Rock attacks terrorize West Bank drivers - Israel News, Ynetnews

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Damage caused by rock attack Photo: Hatzalah Yosh
Damage caused by rock attack Photo: Hatzalah Yosh

Rock attacks terrorize West Bank drivers

Surge in violent incidents on West Bank highways prompt residents to liken their daily drive to 'game of roulette'

Itamar Fleishman
Published: 12.25.12, 17:52 / Israel News

A recent surge of violence in the West Bank has turned many of the roads in the region more dangerous than ever before, with drivers and passengers reporting being attacked by rockets and firebombs on a daily basis.


Most notable is a stretch of Highway 60 that crosses the disputed territory. Only last week three Israelis were injured while traveling down the road, including an IDF officer who required head surgery as result. The latest incident, which left one Israeli lightly hurt, occurred on Monday.


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"Driving down the road is like playing roulette," David Brill, a resident of Gush Etzion, told Ynet. "Kids who pass by the road pick up rocks and throw them at you. Some residents avoid driving near the villages, taking long detours instead.


"It's important to understand that these rocks can kill, if not directly then by causing a driver to lose control and crash into oncoming traffic," he added.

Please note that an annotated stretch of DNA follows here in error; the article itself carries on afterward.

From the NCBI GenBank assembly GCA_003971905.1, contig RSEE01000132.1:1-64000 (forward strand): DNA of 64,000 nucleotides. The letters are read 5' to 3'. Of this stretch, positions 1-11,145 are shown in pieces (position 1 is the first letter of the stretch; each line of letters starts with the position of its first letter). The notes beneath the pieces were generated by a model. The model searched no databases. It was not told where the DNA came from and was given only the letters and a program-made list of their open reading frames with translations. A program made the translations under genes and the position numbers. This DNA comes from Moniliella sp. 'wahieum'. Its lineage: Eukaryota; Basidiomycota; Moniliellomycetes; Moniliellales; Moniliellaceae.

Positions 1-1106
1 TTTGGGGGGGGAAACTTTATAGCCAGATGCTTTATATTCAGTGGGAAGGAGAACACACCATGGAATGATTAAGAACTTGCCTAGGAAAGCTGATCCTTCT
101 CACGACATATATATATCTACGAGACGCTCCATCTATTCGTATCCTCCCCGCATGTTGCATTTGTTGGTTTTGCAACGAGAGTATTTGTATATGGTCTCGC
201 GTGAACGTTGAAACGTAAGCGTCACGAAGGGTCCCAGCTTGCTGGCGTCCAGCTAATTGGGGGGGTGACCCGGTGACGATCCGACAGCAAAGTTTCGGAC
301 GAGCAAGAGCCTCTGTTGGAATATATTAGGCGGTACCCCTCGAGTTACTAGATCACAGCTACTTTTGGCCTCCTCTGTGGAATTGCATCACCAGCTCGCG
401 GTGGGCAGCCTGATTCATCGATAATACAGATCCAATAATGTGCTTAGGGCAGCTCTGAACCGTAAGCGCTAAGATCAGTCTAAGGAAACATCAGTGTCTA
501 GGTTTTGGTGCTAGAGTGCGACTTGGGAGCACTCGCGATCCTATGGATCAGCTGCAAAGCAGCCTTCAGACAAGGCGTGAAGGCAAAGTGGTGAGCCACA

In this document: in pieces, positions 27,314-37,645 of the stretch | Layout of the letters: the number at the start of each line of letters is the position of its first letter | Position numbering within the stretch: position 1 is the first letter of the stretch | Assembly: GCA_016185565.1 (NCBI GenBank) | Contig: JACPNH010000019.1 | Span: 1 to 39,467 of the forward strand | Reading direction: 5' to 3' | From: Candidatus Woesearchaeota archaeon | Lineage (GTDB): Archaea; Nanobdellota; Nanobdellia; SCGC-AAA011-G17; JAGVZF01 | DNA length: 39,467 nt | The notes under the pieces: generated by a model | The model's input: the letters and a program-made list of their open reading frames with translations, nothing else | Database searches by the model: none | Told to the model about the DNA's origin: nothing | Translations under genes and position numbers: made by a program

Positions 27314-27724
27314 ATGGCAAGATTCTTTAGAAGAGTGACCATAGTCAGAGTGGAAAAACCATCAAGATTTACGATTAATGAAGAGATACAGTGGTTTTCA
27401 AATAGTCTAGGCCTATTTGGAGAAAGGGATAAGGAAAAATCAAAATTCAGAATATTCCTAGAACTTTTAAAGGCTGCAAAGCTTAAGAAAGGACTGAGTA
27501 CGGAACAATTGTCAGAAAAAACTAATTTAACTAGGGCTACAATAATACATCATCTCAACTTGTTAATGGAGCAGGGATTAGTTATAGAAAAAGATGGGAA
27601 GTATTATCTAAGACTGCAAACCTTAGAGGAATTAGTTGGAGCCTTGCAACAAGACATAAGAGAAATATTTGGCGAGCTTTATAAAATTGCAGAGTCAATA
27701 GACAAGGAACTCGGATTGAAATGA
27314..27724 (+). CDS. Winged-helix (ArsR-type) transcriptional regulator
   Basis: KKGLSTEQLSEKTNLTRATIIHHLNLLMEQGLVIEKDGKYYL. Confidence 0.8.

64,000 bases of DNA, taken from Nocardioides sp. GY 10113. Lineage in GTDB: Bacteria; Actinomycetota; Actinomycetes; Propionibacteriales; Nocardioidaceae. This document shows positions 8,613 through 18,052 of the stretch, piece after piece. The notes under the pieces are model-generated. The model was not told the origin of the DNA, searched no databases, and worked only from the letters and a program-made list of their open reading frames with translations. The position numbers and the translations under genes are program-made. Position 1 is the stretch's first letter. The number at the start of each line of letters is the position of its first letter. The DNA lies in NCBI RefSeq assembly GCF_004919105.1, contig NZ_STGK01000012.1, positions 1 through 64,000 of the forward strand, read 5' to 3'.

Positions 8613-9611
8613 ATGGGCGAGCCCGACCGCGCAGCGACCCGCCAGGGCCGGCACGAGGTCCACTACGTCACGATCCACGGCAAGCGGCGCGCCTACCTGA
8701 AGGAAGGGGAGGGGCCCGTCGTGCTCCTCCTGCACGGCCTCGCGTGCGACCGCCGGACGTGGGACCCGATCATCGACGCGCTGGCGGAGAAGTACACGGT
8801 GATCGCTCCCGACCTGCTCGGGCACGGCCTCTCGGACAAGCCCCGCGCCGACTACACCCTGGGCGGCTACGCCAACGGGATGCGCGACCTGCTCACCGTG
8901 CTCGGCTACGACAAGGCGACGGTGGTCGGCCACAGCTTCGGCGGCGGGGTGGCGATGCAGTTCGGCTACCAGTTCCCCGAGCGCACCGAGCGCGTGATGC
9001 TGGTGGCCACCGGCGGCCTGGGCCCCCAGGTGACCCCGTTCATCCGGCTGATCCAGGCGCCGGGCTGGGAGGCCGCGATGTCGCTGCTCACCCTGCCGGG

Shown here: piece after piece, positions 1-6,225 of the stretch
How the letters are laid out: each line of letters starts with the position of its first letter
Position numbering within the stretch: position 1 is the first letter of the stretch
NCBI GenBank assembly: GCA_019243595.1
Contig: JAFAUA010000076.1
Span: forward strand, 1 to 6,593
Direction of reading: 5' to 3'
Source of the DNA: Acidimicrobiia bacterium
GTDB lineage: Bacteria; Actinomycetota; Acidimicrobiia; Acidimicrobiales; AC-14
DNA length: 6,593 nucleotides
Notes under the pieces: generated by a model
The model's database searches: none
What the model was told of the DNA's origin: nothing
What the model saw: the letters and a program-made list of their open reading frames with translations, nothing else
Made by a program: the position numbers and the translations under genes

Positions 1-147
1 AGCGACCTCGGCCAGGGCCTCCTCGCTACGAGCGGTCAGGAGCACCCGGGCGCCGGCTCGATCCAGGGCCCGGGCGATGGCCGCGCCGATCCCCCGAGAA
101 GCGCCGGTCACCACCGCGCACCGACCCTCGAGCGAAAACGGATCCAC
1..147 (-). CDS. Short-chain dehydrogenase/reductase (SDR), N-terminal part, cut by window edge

"אנרכיסטים מגיעים לכפר". עימותים בבית אומר (ארכיון) (צילום: Anne Paq/

Clash in Beit Ummar (Archive photo: Anne Paq/


The road, which spans from Gush Etzion to Hebron, has long been considered one of the most problematic routes in the area. It passes between two Palestinian villages, Beit Ummar and Al-Arub, whose residents are largely affiliate with Hamas. The army had considered erecting a wall between the villages and the road in order to curb the rock attacks, but the plan was eventually nixed.


The incidents appeared to have subsided a few months ago, only to be started back up again once Israel launched Operation Pillar of Defense in Gaza.


Ofer Ohana, who heads Hatzalah Yosh, an organization that dispatches volunteer emergency crews to help victims, says the villages in the region attract "anarchists" who incite the residents to act violently.


He noted that while the situation has improved since a new brigade commander was assigned to the region, funerals and protests still tend to escalate into riots that result in assaults on vehicles.


"It has become the most dangerous road in the Judea and Samaria region," he said.


An army source said that many resources are being allocated to address the problem.


"We're aware of what's happening on the road," he said. "… We won't resign ourselves to the situation. We will continue to press the rioters to stop."




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